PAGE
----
Have you given much thought to the skin care products you use and where they come from? How about the items in your medicine cabinet? Are they safe? Are they healthy and nourishing? Awareness is rising about the toxic chemicals in many products that we use regularly in and on our bodies. Herbal products are becoming more popular, but how can you know if they’re safe and effective?
My guests today are Adam Klaus and Phoebe Stewart, herbal alchemists and founders of Some Love Herbs. Though each of them came to understand the healing benefits of plants in different ways, they’ve combined their passion for organic gardening, herbal medicine, and eastern holistic health into creating products that are safe and effective for the whole family. They love teaching others about restoring balance using the healing properties of plants and herbs. Are you ready to learn more? Join us!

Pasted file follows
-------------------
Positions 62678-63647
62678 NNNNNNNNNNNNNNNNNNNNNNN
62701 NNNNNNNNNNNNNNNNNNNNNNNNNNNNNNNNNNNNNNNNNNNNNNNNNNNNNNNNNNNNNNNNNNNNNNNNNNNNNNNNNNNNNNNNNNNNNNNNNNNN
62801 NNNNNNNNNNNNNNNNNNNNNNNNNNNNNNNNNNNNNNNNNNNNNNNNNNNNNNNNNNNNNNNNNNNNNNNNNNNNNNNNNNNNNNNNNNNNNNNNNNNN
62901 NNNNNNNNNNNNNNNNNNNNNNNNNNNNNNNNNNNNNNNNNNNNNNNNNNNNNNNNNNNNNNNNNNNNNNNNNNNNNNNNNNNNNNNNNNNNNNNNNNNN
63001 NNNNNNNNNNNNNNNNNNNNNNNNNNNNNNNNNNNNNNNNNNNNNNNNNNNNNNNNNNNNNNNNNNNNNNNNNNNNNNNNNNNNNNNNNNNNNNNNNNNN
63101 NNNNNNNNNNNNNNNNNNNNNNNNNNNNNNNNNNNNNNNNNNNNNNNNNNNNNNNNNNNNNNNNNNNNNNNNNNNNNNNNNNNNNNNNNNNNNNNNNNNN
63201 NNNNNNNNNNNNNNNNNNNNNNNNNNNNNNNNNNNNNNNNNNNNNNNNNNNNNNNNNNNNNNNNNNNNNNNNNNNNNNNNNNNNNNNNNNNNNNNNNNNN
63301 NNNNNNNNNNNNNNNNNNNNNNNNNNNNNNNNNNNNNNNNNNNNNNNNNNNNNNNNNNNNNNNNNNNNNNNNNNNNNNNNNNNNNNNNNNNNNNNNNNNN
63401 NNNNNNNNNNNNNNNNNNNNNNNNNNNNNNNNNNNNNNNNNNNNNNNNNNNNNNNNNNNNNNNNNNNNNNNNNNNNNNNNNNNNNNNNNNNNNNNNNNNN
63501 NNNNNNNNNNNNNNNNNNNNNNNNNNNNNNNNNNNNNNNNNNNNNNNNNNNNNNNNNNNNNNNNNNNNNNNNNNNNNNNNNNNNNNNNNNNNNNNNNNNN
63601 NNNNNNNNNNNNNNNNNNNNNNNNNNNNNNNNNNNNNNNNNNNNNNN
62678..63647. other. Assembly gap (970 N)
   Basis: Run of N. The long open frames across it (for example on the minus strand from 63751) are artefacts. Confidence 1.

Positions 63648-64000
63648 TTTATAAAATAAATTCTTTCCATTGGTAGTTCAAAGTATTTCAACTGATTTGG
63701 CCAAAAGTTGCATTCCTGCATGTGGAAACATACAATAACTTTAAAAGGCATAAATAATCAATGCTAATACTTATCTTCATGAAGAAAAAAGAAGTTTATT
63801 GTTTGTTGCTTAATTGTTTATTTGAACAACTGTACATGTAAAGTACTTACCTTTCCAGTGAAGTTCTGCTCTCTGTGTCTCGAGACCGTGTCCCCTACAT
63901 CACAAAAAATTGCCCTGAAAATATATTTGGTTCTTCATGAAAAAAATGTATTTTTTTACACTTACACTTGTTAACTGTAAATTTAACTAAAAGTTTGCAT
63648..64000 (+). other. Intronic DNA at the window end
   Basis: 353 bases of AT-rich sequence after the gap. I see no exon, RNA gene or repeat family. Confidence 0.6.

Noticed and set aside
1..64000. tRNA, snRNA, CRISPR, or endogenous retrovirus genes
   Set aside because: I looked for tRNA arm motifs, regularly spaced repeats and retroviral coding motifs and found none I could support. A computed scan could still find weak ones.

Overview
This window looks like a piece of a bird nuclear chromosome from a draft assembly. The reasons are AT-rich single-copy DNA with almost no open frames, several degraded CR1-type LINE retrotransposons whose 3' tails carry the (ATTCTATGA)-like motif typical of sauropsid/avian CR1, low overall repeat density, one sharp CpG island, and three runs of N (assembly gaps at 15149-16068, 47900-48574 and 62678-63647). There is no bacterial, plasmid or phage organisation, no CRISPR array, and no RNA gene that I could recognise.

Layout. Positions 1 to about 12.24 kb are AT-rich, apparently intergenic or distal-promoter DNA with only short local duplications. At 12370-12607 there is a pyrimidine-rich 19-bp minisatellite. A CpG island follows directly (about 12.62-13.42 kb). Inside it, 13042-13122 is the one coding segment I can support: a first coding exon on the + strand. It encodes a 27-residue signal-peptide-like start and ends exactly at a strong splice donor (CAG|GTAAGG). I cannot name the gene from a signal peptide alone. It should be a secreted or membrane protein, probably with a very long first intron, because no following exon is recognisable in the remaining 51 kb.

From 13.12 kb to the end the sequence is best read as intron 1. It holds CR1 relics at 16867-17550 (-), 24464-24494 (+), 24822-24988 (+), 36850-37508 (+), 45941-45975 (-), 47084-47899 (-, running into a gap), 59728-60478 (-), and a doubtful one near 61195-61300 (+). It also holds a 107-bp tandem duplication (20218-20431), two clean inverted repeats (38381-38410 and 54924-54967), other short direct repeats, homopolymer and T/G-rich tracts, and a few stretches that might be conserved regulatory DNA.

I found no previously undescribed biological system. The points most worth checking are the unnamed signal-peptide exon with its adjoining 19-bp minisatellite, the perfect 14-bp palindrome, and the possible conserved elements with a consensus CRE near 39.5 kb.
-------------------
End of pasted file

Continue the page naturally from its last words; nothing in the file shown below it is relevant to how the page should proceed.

What you’ll hear in this episode:
- Connect to our earth with HERBS!
- Their individual journeys into the world of plant medicine
- Natural skin care
- Pharmaceutical based medicine: potent, concentrated, focused on treating symptoms
- Plant based medicine: a holistic, symbiotic relationship between plants and people
- Supporting health vs. crisis intervention
- How herbal and western medicine are complementary
- Aloe Vera: a good place to begin
- Your stomach—the great destroyer, and your skin—the friendly, naïve, and welcoming neighbor
- Safety tests for skin care products: Do you trust them?
- Using herbs: tea vs. topical
- Dangers of plant medicine
- Culinary herbs are medicines, too!
- Fresh is always best
- How to get kids involved
- Some Love products, including balms, salves, and sunscreen
- Food and medicine: perfect holistic partners!
- How what’s natural has become “alternative”.
- Plant superpowers!
- Getting to know common plants and their stories
Healing With Medicinal Plants of the West: Cultural and Scientific Basis for Their Use by Jim Adams
Medicinal Herbs of the Pacific West by Michael Moore
Making Plant Medicine by Richo Cech
www.ewg.org (The Environmental Working Group: The Skin Deep database, Clean Fifteen and Dirty Dozen)